The next piece, titled ...with our flesh and blood, examines the idea of home and identity at the national level, depicting the Chinese national anthem written in baby powder. Accompanying framed works also show the Chinese anthem created from small pierced holes on paper, creating a braille-like version of the lyrics. Through these works, Nipan was subtly suggesting the vulnerability of basing personal identity on one’s nationality or ethnicity.

Nipan_4

Come home, take off your shoes.

The last piece of the show, Narrative Floor, brings the audience to the most intimate interpretation of place and identity, the home. The piece invites viewers to get involved, take off their shoes and walk on the work, which resembles a hard wood floor inlaid with photographic ‘rain drops’. Upon closer inspection, these raindrops are revealed to be small scenes from Hong Kong, China, and Thailand. Nipan admits this piece reflects his heritage; he is ethnically Chinese, but native to Thailand. The work begs the question, when a person is connected to different places, where is home? Nipan suggests everywhere that touches someone becomes a part of him, and all of those places are his home. The piece invites viewers to take off their shoes, sit down, and even lie down, demonstrating home is a feeling that can be felt anywhere one happens to be.

It’s easy to miss the meaning

The last work, Narrative Floor, is decidedly different from the other pieces, most notably because it does not use baby powder. Nipan explains:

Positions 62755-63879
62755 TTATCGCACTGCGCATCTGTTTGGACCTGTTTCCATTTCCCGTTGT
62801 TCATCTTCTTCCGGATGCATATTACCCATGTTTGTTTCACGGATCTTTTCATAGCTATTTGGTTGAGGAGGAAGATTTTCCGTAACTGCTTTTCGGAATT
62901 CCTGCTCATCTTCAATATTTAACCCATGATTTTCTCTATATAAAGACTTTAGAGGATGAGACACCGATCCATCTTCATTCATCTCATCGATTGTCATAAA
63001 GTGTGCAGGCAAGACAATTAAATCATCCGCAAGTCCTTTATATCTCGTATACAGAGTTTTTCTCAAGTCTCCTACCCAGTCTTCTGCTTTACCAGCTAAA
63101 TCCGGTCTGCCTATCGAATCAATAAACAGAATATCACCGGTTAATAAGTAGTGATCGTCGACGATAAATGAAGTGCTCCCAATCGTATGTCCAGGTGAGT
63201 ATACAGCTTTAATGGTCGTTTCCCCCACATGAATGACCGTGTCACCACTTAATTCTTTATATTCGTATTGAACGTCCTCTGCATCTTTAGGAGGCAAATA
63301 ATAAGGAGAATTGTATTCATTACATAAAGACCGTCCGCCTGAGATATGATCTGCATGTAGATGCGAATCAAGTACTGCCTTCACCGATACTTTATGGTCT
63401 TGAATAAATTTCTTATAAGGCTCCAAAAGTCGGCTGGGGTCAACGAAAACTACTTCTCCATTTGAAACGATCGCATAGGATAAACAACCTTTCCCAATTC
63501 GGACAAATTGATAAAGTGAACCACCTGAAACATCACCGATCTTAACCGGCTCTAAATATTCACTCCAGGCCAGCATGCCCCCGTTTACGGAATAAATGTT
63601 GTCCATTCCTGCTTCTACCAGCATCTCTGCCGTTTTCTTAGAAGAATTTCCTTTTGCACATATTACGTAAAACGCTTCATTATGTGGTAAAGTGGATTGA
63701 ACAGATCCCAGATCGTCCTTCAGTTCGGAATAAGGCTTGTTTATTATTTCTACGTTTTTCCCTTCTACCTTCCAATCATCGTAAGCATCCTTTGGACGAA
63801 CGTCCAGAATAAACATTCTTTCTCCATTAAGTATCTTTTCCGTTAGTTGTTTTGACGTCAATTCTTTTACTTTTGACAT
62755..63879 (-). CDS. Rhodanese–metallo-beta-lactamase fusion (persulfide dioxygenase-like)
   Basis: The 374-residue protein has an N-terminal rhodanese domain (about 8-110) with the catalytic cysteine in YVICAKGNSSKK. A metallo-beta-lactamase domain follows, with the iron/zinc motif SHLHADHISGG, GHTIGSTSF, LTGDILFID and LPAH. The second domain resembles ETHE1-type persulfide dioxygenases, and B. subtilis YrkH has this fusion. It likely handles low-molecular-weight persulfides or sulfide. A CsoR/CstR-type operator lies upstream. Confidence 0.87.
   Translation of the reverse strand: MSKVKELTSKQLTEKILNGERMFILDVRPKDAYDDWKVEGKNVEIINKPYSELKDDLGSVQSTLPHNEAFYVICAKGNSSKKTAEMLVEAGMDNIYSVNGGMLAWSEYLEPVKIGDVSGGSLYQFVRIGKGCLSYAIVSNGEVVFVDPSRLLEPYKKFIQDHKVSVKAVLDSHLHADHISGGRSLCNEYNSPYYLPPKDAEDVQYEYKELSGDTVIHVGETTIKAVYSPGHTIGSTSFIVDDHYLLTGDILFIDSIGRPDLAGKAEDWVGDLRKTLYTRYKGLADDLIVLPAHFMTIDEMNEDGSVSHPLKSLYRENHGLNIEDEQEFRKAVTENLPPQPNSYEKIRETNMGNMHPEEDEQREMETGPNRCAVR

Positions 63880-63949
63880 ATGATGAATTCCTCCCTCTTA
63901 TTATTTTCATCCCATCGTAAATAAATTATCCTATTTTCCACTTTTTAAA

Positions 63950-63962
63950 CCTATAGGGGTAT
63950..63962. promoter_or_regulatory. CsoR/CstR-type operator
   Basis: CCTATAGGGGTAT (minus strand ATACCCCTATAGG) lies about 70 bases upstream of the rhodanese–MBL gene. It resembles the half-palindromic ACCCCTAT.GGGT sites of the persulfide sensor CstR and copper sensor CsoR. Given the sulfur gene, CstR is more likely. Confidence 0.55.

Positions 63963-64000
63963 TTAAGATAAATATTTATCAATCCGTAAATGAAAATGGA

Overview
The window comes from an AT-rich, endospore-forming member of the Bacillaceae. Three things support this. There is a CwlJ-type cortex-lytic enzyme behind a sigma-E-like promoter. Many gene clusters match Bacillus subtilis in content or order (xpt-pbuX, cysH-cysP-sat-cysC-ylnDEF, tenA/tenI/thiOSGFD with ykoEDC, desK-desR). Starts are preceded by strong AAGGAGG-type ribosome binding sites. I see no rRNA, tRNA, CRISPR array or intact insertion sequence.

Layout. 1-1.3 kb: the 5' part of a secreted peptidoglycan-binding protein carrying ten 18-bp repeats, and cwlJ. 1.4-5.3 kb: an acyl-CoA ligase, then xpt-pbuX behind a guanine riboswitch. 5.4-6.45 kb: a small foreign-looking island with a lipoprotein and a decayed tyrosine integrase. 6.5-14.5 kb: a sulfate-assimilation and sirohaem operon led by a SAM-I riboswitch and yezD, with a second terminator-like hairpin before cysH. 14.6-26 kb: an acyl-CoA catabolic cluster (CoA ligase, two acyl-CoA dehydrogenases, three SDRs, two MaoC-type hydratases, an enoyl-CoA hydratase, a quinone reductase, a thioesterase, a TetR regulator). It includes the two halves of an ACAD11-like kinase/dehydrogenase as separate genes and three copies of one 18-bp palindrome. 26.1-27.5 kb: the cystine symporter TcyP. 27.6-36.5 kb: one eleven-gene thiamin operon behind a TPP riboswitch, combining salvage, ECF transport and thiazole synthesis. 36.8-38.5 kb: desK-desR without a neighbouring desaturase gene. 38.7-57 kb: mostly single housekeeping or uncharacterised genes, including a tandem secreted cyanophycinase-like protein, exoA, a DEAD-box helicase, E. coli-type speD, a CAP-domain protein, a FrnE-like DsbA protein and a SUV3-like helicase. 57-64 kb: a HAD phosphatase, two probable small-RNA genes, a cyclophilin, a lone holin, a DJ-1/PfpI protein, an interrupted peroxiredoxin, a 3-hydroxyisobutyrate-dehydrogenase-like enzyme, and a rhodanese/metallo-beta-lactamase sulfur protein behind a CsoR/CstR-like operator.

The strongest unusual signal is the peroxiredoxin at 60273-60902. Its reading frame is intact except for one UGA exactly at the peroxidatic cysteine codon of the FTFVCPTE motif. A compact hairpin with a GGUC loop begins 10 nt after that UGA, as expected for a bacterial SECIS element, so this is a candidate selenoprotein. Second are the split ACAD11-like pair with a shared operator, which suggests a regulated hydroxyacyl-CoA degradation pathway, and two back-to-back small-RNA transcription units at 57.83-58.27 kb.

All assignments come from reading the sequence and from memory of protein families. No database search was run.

“I wanted to use a new language. Baby powder is just one language….. I deal with the perception of the viewer, especially using distance, the space between people and artwork, the space between people and other people. This is what I access in my work. In this piece you come inside…

The exhibition is also full of clues of meaning that could be easily missed. Nipan reveals:

Every piece and work is like a sign. The way to read the exhibition is to look for the signs, issues, even though they are almost hidden, very subtle… The red in this room suggests the color of the Chinese flag. The 5 dots that are present in the exhibition title are a reference to the 5 stars on the Chinese flag. The capital letters in the exhibition title Being….. at homE are a reference to the space between the word ‘be.’ I am concerned with what lies between. Of course my work can be read in other ways, and that is okay. But I want to deal with this triangle of me, Hong Kong, and China.

Problem: Fragile art gets harmed

The delicate nature of the work is part of the art’s significance, and also leads to inevitable mishaps. Staff at the Osage Gallery mentioned they considered turning down the air conditioning to prevent air flow from disturbing the powdery surface, and Nipan cheerfully recalled the footprint he discovered in the Venice Biennale’s installation.

Solution: That’s OK.